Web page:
This revelation brings to the forefront the critical issue of addressing inefficiencies within the Nigerian banking system to foster a more conducive environment for investment and savings, ultimately contributing to sustainable economic development, he added.
“The spread between deposit and lending rates in the Nigerian banking system is too high. It is an indication of serious efficiency issues in the banking system, Yusuf said.
In its latest move to combat rising inflation, the Monetary Policy Committee (MPC) convened in July 2023, marking the eighth consecutive increase in the benchmark interest rate to 18.75 percent.
As speculation mounts over the possibility of a new meeting this month, Nigeria’s Central Bank has yet to confirm the details.
Analysts at FSDH anticipate future interest rate adjustments to tackle inflation while maintaining a delicate balance to support economic growth and alleviate high borrowing costs. FSDH estimates the Monetary Policy Rate (MPR) to stabilize at 19 percent in the first half of 2024, with potential downward adjustments in the latter half contingent on a decline in the inflation rate.
“While interest rate hikes and the issuance of monetary instruments to mop up liquidity are inevitable, we do not envisage excessive rate increases, as the apex bank will also consider the need to boost economic growth and curtail high borrowing costs for both businesses and the government.
The MPR is expected at 19 percent in the first half (H1) of 2024 and will be adjusted downwards as the inflation rate declines in H2,” the analysts said.
“Although the CBN is yet to release the MPC meeting calendar for the year, we anticipate that the committee will raise the MPR by around 25-50bps at its next meeting,” analysts at FBNQuest said.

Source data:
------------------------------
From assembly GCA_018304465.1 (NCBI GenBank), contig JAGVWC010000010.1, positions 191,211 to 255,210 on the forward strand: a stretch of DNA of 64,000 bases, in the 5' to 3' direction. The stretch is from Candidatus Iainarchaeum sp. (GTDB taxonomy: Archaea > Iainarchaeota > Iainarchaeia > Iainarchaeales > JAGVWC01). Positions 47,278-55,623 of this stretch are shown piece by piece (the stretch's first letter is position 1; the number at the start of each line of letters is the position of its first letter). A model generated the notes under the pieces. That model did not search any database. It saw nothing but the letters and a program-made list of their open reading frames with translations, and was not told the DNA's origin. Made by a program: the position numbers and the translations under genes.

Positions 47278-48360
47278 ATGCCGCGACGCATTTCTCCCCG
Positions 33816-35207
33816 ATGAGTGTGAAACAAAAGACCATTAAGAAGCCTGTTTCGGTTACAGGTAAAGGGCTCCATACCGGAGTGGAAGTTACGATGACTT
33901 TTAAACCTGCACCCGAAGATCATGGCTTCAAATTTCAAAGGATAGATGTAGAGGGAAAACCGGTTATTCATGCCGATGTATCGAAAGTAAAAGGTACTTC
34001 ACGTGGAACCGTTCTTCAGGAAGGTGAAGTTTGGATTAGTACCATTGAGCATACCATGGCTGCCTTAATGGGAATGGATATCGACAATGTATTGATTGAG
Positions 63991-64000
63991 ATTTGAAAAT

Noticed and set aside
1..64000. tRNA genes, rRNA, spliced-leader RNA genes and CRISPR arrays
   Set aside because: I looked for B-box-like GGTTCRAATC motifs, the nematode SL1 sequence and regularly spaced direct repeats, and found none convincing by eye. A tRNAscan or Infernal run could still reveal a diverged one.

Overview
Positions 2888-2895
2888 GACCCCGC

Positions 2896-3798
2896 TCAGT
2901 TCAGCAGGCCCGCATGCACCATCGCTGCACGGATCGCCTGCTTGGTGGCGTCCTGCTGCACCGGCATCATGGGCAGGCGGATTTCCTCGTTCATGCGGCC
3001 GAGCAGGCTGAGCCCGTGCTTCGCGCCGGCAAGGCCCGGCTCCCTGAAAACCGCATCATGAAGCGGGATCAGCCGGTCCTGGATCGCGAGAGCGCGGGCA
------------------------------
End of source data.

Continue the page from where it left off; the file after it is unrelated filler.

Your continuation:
Banks net credit to the government has maintained a steady decline since the securitisation of the ways and means.
In three months alone, net credit to the government dropped by 76.68 percent to N5.16 trillion in November compared to N22.13 trillion recorded in September 2023, according to the CBN.
The sharp deceleration in credit extension to the government according to the FBNQuest report is unsurprising, considering the new CBN Governor’s plan to stop the financing of the government’s fiscal deficits through the Ways and Means advances and instead return to its core mandate of ensuring monetary and price level stability.
“We view this as a positive development because the rise in productivity credit extension to the government has been one of the drivers of inflationary pressures in the country,” analysts at FBNQuest said.
“With the headline reading for December 2023 surging by 72bps to 28.92 percent y/y and the continuous expansion of money supply, we believe that the Monetary Policy Committee will continue to raise interest rates to sustain its efforts in combating inflationary pressures,” the analysts said.